The earliest surviving monument to anyone from Penn that I have found is a brass to John and Elizabeth de la Penne in St Mary’s, Amersham. It is a surprise to find that although the Muster Returns of 1522 show that John Penne was the biggest landowner in Penn with some 500‐600 acres he was living in Amersham ‘within the town’ where he was assessed with the second highest figure for moveable goods and a further 200 or so acres. He was the ‘firmarius’ or farmer of the Amersham glebe land, a role which also carried the responsibility for care of the church and churchyard.
Although the Penne family were lords of the manor of Penn they did not hold the patronage of Penn Church until Henry VIII granted it to John’s eldest son, David and his wife Sybil (neé Hampden) in 1541 and so John’s residence and burial in Amersham is less surprising. As a consequence of royal grants and patronage, the Penne family were to acquire much more land in and around Penn in the following century and thereafter they were all buried in Penn Church.
Penn Family Tree, 16th to 18th century, (PDF opens in new window)
There is a plaque on the front of Penn House with the date ‘1536’ which Earl Howe is pretty sure is a souvenir ‐ and a genuine one ‐ from the Tudor house, two thirds of which was pulled down in c.1760.
The memorial brass is on the floor just inside the door of St Andrew’s Chapel in St Mary’s Amersham. It shows John in civil dress rather than in the armour more usual in a landed family and he is described as ‘Magister John Penne’ in a will of 1520, which translates as ‘Master’ to indicate his social status. The same title was also used for the Rector of Amersham, the Vicar of Penn and another lord of the manor and could have indicated an MA. The French form of his name as ‘de la penne’ on the brass had gone out of fashion a century and a half earlier, and he was not using it when he appeared in the court hearing of 1520 or in 1496 when he was recorded as John Pen. Its use would seem to be a proud assertion of his ancient lineage. No brasses of any contemporaries survive in St Mary’s, which again tends to confirm his comparatively high status.
(continued …… (7))
The previous article noted that earliest surviving monument to anyone from Penn seems to be the memorial brass to John and Elizabeth de la Penne, which is now under the carpet just inside the door of St Andrew’s Chapel in St Mary’s Amersham. It shows John in civil dress rather than in the armour more usual in a landed family, but a proud assertion of his ancient lineage would seem indicated by his use of the French form of his name which had gone out of fashion a century and a half earlier.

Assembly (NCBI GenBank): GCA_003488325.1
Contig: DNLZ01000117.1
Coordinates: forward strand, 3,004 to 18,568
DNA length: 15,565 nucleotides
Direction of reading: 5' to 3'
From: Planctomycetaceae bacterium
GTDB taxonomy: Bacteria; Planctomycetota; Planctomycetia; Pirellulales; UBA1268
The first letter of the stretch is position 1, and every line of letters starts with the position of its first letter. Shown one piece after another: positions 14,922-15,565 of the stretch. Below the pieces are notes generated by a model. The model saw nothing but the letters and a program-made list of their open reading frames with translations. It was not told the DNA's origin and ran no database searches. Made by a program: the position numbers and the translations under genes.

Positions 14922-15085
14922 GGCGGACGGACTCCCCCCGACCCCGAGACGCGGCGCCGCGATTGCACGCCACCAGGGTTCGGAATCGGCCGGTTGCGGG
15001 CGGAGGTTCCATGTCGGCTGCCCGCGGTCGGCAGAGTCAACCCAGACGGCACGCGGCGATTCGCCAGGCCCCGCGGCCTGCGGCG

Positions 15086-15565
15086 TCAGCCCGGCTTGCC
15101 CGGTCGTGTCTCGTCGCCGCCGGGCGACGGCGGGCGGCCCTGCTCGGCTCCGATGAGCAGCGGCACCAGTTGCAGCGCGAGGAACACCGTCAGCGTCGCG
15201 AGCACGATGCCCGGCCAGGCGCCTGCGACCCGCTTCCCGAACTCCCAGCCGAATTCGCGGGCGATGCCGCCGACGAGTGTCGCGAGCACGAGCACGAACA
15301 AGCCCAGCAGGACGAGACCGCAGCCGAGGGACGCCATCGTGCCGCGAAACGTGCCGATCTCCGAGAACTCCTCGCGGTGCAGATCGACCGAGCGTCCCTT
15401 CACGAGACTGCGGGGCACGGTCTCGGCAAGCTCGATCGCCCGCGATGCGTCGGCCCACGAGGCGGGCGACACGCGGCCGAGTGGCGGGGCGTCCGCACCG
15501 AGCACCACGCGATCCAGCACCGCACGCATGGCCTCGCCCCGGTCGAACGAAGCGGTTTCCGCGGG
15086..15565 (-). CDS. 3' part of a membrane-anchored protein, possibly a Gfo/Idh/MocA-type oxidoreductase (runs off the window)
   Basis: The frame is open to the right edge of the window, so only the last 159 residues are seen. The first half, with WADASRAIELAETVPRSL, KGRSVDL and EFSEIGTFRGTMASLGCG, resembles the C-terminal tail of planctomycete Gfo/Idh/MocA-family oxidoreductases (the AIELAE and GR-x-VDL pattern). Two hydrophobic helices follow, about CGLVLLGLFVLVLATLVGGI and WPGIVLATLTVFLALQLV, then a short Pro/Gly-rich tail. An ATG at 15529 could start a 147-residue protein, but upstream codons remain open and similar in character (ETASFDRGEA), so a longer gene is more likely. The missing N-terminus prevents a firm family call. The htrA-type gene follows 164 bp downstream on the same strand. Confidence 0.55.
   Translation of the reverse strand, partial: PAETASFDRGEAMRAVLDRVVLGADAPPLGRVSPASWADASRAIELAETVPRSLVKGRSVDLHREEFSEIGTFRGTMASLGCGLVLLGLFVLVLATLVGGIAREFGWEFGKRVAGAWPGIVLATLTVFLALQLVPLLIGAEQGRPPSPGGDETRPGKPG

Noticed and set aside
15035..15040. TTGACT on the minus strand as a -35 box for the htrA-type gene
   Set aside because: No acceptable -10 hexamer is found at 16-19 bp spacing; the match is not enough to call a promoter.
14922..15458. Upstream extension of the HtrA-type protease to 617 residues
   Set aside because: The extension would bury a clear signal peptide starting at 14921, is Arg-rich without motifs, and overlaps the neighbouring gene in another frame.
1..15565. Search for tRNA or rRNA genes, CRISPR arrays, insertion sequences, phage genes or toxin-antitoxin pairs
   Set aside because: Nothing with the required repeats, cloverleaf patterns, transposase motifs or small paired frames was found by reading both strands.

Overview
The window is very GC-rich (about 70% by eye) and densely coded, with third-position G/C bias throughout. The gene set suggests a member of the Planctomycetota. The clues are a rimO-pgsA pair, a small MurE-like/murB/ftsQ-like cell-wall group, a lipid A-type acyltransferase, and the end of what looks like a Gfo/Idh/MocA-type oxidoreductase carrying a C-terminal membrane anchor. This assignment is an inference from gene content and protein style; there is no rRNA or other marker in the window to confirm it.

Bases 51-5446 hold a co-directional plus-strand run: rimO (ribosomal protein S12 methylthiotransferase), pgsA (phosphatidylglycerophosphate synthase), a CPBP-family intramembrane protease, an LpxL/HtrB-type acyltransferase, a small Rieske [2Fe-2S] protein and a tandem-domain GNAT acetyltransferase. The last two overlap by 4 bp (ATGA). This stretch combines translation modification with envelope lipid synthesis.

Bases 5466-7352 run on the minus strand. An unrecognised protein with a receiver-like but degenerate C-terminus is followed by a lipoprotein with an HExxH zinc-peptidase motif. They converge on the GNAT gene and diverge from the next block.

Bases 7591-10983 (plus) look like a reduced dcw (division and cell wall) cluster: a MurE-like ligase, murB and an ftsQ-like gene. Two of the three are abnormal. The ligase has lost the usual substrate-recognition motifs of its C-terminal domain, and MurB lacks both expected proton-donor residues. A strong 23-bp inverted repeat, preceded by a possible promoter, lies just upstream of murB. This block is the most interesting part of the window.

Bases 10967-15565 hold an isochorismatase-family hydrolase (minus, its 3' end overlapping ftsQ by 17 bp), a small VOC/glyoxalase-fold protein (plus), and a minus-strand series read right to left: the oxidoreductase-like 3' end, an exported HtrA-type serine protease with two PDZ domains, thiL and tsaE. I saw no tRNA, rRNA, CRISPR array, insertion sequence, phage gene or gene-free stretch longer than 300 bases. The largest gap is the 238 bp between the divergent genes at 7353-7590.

The Monumental Brasses of Buckinghamshire notes that two parts of the original brass have been lost – a depiction of 5 sons and 6 daughters as well as two shields bearing the arms of husband and wife – and observes that John’s date of death has been added later to the brass. The brasses were moved from the south transept to the north transept (now St Andrew’s Chapel) in 1973, but as there is no mention of the depiction of sons and daughters in a record of 1847 (George Lipscomb’s History and antiquities of the County of Buckingham), the damage must have been done earlier, perhaps in a move from the chancel. The style of engraving is of a London workshop of that period. The later addition of John’s date of death in 1537 indicates that the brass was engraved around the time of the earlier death of his wife Elizabeth, in 1521. A space (shown on the right in yellow highlight) was left blank for John’s date from ‘obiit’ in line 4 below to ‘quor’ on the next line, but it was restricted and so the inscription is in a considerably more contracted form than his wife’s.
The inscription is in Latin, as was still generally the custom at that time before the Reformation, and the many contractions makes the words difficult to read, particularly when combined with the scribe’s uncertain Latin and difficult Tudor script. The original inscription has a line above a word or a superscript to indicate a contraction. The letters omitted are shown in red in the transcript below:
Orate pro anīmabus Johannīs de la penne et Elizabeth uxoris eius filie Petri Hally
Pray for the souls of John de la penne and of his wife Elizabeth daughter of Peter Hally
Armigeri que quaedem Elizabeth obiit vicesimo primo die mensis
Esquire and the certain (same) Elizabeth died on the twenty first day of the month
Novembris Anno uni millesimo v°xxj°
of November in the one thousandth year 5 hundred and 21
Et Idem Johannis obiit xxvij die mense decembris
And the same John died on the 27th day in the month of December
Anno uni m v xxxvij quorum animabus pro’picíetur Deus. Amen.
in the one thousandth year 5 hundred and 37 may God have mercy on their souls. Amen.
© Miles Green, Penn Parish Newsletter, No.6,7, December 2007, February, 2008
Photographs © courtesy Eddie Morton ARPS
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